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COMMERCIAL FINANCE 701 — CRE loans, credit underwriting & the Feds in 2016

MOLLY MOODY & BEN WILLIAMS

MOLLY MOODY & BEN WILLIAMS

US banks didn’t have to wait long to learn the Feds’ thoughts on commercial real estate (CRE) loans in 2016.  On December 18, 2015, the trio of federal bank regulators – the Federal Reserve Board, FDIC, and the Comptroller of the Currency – issued a dismal harbinger entitled “Statement on Prudent Risk Management for Commercial Real Estate Lending.”

The four-page multi-agency communique likely triggered immediate heartburn among bank credit officers.  The anxiety for CRE lenders will be delayed as they await memos from their credit departments effectuating the government decree.  Borrowers will get the message during 2016 in the form of less friendly term sheets.

The missive begins with positive “recent supervisory findings” – the growth in CRE lending, rising property values, low capitalization rates, and high quality loan portfolios with “reassuring trends in asset-quality metrics.”  Yet, just when you thought the joint statement was a pat on the back to one of the U.S.’s most underappreciated and overregulated private industries, the watchdogs resorted to generally accepted governmental contrarian logic.  The agencies collaboratively declare that now is the time for all banks to tighten up the credit underwriting process and refocus on a page-long list of “Interagency Regulations and Guidance” dealing with “sound risk management.”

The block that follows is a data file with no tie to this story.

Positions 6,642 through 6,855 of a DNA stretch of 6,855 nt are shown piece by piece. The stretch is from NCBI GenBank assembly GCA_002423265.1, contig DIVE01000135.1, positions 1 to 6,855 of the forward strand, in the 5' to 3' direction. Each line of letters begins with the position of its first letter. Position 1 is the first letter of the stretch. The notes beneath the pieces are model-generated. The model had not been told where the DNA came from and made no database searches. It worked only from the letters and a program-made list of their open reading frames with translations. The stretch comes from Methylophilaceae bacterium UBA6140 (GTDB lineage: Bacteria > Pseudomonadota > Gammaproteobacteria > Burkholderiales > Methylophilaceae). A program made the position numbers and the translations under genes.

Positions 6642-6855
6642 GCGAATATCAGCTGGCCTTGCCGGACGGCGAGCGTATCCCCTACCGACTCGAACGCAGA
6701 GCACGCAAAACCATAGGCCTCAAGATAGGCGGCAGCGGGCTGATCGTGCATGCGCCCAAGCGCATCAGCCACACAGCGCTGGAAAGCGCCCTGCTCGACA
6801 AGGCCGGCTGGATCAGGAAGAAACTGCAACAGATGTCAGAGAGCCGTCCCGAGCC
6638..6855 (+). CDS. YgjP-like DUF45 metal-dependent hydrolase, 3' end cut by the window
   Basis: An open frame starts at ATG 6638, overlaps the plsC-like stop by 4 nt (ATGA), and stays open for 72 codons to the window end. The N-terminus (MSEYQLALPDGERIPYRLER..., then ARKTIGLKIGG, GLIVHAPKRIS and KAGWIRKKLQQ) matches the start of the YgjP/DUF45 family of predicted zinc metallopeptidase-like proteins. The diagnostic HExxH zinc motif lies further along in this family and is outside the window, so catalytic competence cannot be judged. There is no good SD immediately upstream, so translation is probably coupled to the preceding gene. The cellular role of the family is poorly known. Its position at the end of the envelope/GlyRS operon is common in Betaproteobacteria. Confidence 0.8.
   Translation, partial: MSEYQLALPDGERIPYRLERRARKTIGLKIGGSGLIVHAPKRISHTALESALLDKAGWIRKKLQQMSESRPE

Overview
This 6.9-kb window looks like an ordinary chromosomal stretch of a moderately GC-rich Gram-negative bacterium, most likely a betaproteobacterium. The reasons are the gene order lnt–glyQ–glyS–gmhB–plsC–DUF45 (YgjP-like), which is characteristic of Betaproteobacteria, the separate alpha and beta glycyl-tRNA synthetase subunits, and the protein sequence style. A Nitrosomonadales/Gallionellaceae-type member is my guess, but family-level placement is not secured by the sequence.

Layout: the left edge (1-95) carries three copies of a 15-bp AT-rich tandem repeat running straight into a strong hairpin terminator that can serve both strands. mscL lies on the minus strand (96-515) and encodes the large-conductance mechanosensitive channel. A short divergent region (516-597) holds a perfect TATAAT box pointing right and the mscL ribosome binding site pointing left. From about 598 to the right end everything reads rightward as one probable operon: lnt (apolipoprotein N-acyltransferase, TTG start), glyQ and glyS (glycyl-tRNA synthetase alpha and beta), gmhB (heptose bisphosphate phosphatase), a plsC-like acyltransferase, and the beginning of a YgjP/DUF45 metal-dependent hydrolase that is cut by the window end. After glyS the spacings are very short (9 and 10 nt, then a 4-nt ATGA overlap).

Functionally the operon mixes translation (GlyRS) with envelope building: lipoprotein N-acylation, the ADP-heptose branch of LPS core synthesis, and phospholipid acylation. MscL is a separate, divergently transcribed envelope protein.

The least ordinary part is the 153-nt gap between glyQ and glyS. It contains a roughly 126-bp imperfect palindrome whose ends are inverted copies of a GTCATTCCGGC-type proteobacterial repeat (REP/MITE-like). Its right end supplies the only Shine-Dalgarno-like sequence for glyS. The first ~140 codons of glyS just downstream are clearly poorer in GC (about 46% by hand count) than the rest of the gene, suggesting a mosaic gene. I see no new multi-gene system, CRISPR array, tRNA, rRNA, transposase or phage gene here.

The federal apprehension emanates from what the agencies sense are “increased competitive pressures, rising CRE concentrations in banks, and an easing of CRE underwriting standards.”  Specific concerns noted in the memo include:

» Less restrictive loan covenants

» Extended maturities

» Longer interest-only periods

» Limited guarantor requirements

» Exceptions to existing credit policies

» Insufficient assessment of market conditions

» CRE concentration

The first four items are term sheet provisions that command any borrower’s immediate attention.  Interestingly, those four factors are significantly influenced by a robust Permanent Loan market, which utilizes a securitized product largely outside these regulators’ dominion.  In the permanent loan market – where many CRE bank loans are refinanced after a project’s stabilization – it is common to see fewer covenants, extended maturities, longer interest-only terms and carve-out guaranties.  (See COMMERCIAL FINANCE 701: Permanent loans & other oxymora, April 30, 2015).

CRE concentration is, admittedly, an appropriate concern.  SNL Financial reported in a December 30, 2015 article that at the end of 3Q ‘15, 474 banks exceeded recommended concentration levels (loans compared to risk based capital), up from 389 banks at the end of 3Q ‘14 but down from 556 banks at 3Q ‘11.

Banks targeted for special examination include those with recent growth in CRE loan portfolios or “lending strategy plans” contemplating CRE loan growth.  Miscreants who run afoul of the woolly parameters may be asked to submit plans to (1) “identify, measure, monitor, and manage CRE concentrations,” (2) “reduce risk tolerances,” and/or (3) “raise additional capital” – all federalese for expensive and toilsome enforcement actions.